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Common configuration itemsΒΆ

When adding a rule, most of the values to configure in the various modules are of the same type (e.g., the source or destination interfaces), since in the end they are all setup with iptables. Therefore, in order to keep this section short and readable, all the configuration items that are common to all modules of the firewall are grouped here and defined only once. There will be some more explanation only in case of significant differences with the descriptions given here.

  • Source or Incoming IP. Usually in the form of a drop-down menu, this setting is the type of the source or incoming connection that should be matched. Depending on the type chosen, the selection of different connections from the small box underneath the menu will be possible: Zone/VPN/Uplink is either the source zone, VPN client, or uplink to which this rule should be applied, Network/IP/Range the IP address or range or the network addresses, OpenVPN User and L2TP User the OpenVPN or 2TP users, respectively.

  • Destination or Target. Also this setting comes in the form of a drop-down menu and allows the choice among three types of destination that should be matched, which are the same as in the Source drop-down menu: A Zone/VPN/Uplink, Network/IP, OpenVPN User or L2TP user, except for some small change (e.g., for some type of rules, the target can not be an OpenVPN or L2TP user).

  • Service, Port, and Protocol. A service is usually defined as a combination of a port and a protocol. For example, the SSH service runs by default on port 22 and uses the TCP protocol. These three options control the port and protocol to which to apply the rule and consist of two drop-down menus, from which to choose either a pre-defined Service, that will also set the protocol and the port range in the text area, or one Protocol and optionally a port or a port range. Available protocols are: TCP and UDP - the most used, GRE - used by tunnels, ESP - used by IPsec, and ICMP - used by the ping and traceroute commands.


    There exist dozens predefined services that can be chosen from the drop down menus and should suffice to allow the most common services to access the Internet. An user defined combination of port and protocol should be used only if a service is not running on a standard port (e.g., an SSH server listens to port 2345 or a web server runs on port 7981) or if a service is using a particular port (e.g., a multiplayer game on the Internet).

  • ‘Access from’ sub-rule. Almost every rule can be further detailed by adding several Access from rules to it, for example to limit access to a client depending on the zone from which it connects to the Endian UTM Appliance. Access from rules can be configured when the advanced mode is selected (see below). As a consequence, a rule can appear split on two or more lines, depending on the number of access policies defined. Each access from sub-rule can be deleted individually, without changing the main rule. Each of the sub-rules can even have a different filter policy.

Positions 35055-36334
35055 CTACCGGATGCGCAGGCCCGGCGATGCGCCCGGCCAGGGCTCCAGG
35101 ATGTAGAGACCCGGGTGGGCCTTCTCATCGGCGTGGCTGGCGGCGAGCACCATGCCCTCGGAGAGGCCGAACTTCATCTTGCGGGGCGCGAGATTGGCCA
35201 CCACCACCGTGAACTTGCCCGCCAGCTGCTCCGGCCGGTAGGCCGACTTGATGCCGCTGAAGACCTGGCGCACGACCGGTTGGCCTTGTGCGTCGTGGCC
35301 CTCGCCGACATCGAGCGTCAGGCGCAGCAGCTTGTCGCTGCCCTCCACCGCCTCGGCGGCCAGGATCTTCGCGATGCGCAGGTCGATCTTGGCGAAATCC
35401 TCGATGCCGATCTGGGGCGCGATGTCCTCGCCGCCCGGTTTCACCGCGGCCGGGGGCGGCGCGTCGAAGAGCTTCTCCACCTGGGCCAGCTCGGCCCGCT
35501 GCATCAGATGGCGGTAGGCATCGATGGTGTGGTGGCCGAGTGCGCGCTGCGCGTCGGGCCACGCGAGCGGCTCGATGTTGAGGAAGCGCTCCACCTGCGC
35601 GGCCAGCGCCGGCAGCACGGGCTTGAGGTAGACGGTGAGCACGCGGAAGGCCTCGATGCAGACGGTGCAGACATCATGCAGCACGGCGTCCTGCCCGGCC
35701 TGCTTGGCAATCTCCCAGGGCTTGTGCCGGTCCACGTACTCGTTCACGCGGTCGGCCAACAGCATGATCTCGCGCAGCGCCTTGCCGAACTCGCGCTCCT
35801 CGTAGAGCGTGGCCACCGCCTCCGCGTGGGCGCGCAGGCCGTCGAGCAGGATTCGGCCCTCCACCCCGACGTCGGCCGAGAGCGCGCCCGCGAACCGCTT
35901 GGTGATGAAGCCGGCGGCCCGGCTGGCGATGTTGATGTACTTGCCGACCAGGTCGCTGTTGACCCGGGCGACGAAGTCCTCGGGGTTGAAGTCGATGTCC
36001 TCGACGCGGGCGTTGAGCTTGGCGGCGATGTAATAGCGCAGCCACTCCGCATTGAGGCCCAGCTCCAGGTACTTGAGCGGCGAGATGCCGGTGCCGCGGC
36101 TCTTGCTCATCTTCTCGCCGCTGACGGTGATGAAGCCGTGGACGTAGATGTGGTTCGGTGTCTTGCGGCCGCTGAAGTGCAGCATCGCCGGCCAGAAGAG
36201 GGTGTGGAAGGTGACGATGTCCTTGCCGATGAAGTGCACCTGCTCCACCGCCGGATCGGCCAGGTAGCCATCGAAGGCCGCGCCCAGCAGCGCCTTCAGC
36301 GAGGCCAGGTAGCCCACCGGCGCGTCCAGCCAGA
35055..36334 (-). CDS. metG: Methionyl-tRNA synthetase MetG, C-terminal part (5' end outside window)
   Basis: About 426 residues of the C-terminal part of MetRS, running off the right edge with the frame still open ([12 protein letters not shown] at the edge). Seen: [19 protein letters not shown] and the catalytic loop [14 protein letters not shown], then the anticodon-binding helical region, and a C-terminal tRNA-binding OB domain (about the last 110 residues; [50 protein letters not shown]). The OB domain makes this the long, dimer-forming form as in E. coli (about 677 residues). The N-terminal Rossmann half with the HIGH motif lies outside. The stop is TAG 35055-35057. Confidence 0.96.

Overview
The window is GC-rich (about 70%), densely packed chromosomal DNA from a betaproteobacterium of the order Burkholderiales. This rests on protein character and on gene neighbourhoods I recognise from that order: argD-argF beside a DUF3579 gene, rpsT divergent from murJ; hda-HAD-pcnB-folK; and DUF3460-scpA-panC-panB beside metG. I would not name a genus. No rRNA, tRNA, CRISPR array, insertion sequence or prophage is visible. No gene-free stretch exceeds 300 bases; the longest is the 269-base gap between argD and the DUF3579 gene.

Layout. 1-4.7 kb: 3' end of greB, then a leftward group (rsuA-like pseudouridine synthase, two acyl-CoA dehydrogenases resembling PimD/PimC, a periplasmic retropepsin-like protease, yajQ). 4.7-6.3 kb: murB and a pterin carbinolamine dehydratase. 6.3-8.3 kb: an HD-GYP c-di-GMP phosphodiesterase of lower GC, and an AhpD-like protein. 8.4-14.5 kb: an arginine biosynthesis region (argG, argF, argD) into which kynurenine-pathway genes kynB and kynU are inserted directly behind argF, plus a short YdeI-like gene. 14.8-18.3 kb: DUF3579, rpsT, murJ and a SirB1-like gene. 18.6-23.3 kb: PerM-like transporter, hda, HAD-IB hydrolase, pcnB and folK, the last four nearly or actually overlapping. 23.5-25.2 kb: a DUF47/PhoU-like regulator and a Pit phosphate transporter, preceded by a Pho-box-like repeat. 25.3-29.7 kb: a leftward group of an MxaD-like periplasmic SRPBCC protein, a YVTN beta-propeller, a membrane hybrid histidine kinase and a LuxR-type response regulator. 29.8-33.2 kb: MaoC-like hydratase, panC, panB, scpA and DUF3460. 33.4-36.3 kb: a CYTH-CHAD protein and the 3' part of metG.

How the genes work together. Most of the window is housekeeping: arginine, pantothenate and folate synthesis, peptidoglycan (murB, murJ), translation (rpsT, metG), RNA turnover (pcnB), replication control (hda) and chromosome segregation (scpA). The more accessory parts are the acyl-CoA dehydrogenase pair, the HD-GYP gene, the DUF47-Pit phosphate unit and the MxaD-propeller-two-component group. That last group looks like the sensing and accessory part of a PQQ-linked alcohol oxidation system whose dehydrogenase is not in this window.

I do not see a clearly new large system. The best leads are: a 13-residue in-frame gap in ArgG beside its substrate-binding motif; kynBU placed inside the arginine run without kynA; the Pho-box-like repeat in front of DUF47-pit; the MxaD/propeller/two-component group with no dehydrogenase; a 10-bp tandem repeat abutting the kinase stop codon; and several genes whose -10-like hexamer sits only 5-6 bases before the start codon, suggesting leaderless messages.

• Policy, Filter Policy. The action to carry out on the packets that match the current rule. The drop-down menu allows to select among four options: Allow with IPS -let the packet pass but analyse it with the Intrusion Prevention System, Allow - let the packets pass without any check, Drop - discard the packet, and Reject - discard the packet and send an error packet in response.

  • Enabled. Every rule created is by default enabled, but it can be saved and not activated by unticking the checkbox, i.e., it will not be taken into account for packet filtering. Disabling a rule may prove useful for troubleshooting connections’ problems.

  • Log, Log all accepted packets. By default, no log entries is written when traffic is filtered. To enable logging for a rule, tick the box.


    If there is a lot of traffic and packets to be analysed, the size of the log files will likely grow rapidly, so in this case remember to check the log directory regularly to avoid running out of space!

  • Remark. A description or a remark about the rule, to remember the purpose of the rule.

  • Position. Recall that the iptables rules are processed in the order they appear on the list and that some is a “terminating” rule, i.e., it may drop or reject a packet and stop the processing of the subsequent rules. This drop-down menu allows to choose in which position this rule should be saved.

  • Actions. On all rules several actions can be carried out:

    • up down - move the rule upwards or downwards in the list.


      Remember that the ordering matters! The firewall rules are processed in the order they appear in the page, top to bottom.

    • on off - enable or disable the rule.

    • edit - modify the rule.

    • delete - remove the rule.

Finally, after every change has been saved in the firewall rules, the firewall should be restarted to reload the configuration. A callout with a clickable Apply button will appear to recall this necessity.